Number Rule
1 Conventional screws are usually placed before locking screws.
2 Conventional screws can reduce the bone to the plate.
3 Conventional screws can be used to lag fracture fragments together through the plate.
4 Locking screws will not reduce the bone to the plate.
5 Locking screws form a
fixed-angle construct with the plate analogous to a blade plate,
remarkably increasing stability in poor quality bone.
6 Lag before you lock. After placing locking screws, no additional compression or reduction of fragments is possible.
7 Locking screws should be placed as the final step of osteosynthesis.
Following this initial stabilization, the surgeon
carefully assesses the quality of reduction in all planes. If the
reduction is satisfactory, locking screws are placed proximally and
distally to increase the stability of the construct.
The exact details of locking screw placement depend on
the system that is being used. Most of the systems use drill guides
that thread into the threaded plate holes. The drill is used to drill
both cortices, and then the locking screws are initially implanted by
power with the last few turns made via a manual screwdriver. Absolute
data are not available regarding the number and combination of screws
that are required for stability using locked plating systems. A minimum
of four or five screws should be placed proximally and distally.
Minimally Invasive Locking-Plate Osteosynthesis Using the Less Invasive Stabilization System
The Less Invasive Stabilization System (LISS) (Synthes,
Paoli, PA) for internal fixation is unique among locking plate systems
because it combines locked plating with a minimally invasive surgical
approach. Use of the LISS internal fixator requires a different
technique than does conventional plate osteosynthesis. It is critical
for the surgeon to remember that the screws will not pull the bone to
the implant, and therefore the fixator cannot normally be used as a
reduction tool. The pull reduction instrument (commonly referred to as
the “whirlybird”) has been developed to allow the bone to be pulled to
the plate prior to placement of locking screws. No screws should be
placed through the fixator prior to restoring length and reduction in
the sagittal and coronal planes. After the surgeon has begun placing
fixed-angle screws, additional reduction will not be possible.
The patient should be placed in a supine position on a
radiolucent operating table. A roll of sheets is placed under the knee
to relax the gastrocnemius muscles and assist in the reduction.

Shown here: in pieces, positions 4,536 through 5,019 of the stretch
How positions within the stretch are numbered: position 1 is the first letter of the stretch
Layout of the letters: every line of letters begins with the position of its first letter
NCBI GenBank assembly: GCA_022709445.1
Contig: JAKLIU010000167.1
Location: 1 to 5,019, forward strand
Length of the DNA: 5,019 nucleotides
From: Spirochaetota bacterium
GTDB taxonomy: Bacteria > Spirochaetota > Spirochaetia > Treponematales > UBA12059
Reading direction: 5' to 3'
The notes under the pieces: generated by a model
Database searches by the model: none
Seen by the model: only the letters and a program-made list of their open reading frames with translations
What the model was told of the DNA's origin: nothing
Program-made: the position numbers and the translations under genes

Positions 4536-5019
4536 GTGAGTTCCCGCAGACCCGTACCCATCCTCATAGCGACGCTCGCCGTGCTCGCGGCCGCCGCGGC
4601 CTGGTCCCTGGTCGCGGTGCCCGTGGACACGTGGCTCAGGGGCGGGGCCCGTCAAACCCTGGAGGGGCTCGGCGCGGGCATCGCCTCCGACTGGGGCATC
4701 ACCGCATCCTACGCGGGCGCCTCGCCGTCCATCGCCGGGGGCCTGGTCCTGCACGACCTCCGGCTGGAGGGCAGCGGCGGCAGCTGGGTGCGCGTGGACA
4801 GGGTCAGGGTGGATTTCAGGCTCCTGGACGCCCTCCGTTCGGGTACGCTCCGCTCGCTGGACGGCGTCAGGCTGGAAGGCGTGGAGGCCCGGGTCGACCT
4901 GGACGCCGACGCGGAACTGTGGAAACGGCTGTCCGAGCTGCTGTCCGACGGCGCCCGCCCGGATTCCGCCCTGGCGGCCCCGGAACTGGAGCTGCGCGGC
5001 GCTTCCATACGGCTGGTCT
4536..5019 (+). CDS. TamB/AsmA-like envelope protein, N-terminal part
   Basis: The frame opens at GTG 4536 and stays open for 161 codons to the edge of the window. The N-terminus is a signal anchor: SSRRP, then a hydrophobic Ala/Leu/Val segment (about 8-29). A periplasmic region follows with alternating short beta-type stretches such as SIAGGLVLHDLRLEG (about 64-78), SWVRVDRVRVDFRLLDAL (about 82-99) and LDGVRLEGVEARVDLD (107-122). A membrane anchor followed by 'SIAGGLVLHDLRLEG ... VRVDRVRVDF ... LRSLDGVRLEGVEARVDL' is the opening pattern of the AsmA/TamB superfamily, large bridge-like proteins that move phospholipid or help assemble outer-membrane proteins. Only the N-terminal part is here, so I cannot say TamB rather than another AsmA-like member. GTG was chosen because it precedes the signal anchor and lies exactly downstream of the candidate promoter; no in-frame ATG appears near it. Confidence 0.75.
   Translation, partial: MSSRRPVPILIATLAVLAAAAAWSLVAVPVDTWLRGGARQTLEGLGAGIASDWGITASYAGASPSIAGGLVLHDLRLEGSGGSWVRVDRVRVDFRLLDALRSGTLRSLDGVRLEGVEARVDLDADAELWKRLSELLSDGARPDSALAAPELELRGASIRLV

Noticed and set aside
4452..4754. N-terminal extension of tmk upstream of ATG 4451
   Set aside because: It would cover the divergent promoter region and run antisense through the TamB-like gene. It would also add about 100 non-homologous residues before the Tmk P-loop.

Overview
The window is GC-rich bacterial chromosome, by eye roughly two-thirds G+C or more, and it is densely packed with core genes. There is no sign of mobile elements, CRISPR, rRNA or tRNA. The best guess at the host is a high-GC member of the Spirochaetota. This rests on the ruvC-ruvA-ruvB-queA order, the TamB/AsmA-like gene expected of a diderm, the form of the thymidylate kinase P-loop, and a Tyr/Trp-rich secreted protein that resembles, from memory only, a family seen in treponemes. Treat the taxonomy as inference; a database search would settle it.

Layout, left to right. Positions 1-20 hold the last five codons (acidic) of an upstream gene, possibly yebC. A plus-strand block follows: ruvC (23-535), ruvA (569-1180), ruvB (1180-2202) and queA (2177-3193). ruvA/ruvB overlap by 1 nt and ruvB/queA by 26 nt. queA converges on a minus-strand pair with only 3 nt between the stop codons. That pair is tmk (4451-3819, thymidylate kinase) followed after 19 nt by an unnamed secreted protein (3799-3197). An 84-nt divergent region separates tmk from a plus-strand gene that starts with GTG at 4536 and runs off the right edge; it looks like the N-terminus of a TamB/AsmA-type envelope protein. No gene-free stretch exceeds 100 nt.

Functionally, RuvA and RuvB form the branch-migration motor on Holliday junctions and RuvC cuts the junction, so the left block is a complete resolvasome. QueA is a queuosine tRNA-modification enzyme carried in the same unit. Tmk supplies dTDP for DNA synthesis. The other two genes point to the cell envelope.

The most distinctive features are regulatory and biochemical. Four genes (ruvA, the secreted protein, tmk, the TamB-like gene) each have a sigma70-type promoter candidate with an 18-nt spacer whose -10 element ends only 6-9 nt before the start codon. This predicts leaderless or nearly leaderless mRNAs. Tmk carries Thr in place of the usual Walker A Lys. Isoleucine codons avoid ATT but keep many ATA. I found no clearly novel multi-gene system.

Generally, a roll that places the knee in approximately 25 to 30
degrees of flexion provides the maximum benefit. However, I recommend
evaluating the impact of ligamentotaxis and varying the size and
location of the roll to assess the impact on the reduction of the
fracture. This process of “learning” the fracture prior to placing the
plate can improve the final reduction and save significant time when
the implant has been placed in the submuscular plane.
The surgical approach can be accomplished with either a
lateral parapatellar or a hockey stick incision. The hockey stick
approach (Fig. 27.7) allows posterior and
proximal extension if the patient has sustained a tear of the PLC of
the knee that requires surgical reconstruction (Fig. 27.8).
A relatively small incision is all that is required for implanting the
LISS fixator. The articular component of the fracture requires
reduction and stabilization


techniques that are identical to those used with conventional plating.
It is critical for the surgeon to plan the location of any screws
utilized to stabilize the articular reduction, while keeping in mind
the location of the LISS fixator and screws. One disadvantage of
locking screws is that the surgeon cannot vary the angle of
implantation in order to avoid other screws. Initially, the articular
reduction is stabilized with K wires (Fig. 27.9).

Figure 27.7. Extended hockey stick approach.
Figure 27.8. Reconstruction of the PLC after ORIF of the tibial plateau.
Following satisfactory temporary stabilization, I
usually complete fixation of the articular component using a rafting
technique with a few 3.5-mm screws. When a satisfactory reduction of
the articular surface has been achieved, electrocautery is used to
release part of the origin of the anterior compartment muscles to
expose the submuscular plane. The submuscular plane is then developed
using either a large periosteal elevator or the end of the LISS plate.
The submuscular plane is usually not difficult to develop.
The LISS fixator is then slid into the submuscular plane using the aiming handle (Fig. 27.10).
An important tip is to keep a finger along the anterior crest of the
tibia and feel the tip of the fixator pass distally. This allows a
clear understanding of the tibial plate position in the sagittal plane.
The implant must be located in the middle of the diaphysis of the
distal tibia. If the LISS fixator is not kept in the middle of the
diaphysis, the unicortical screws will not have sufficient pull-out
strength. The plate should be slid slightly farther distally than the
anticipated final position, and then slid back proximally to achieve
the best fit to the osseous contour of the proximal tibia (Fig. 27.11).
After placement has been confirmed through fluoroscopy,
a threaded wire is utilized to pin the internal fixator to the proximal
tibia. Longitudinal traction is then used to obtain length and
reduction in the sagittal plane. The time spent learning the
appropriate reduction maneuver while learning the fracture at the
beginning of the case remarkably eases the process of obtaining a good
reduction. A distal skin incision, correlating with the location of the
distal hole on the plate, is made. The insertion sleeve and trocar are
placed and then the handle is connected to the distal hole on the plate
by a threaded stabilization bolt. Another threaded wire is then
utilized to pin the LISS fixator to the midlateral portion of the
tibial diaphysis.
A lateral view of the tibia using fluoroscopy should be obtained to confirm placement of the plate in the midlateral plane (Fig. 27.12).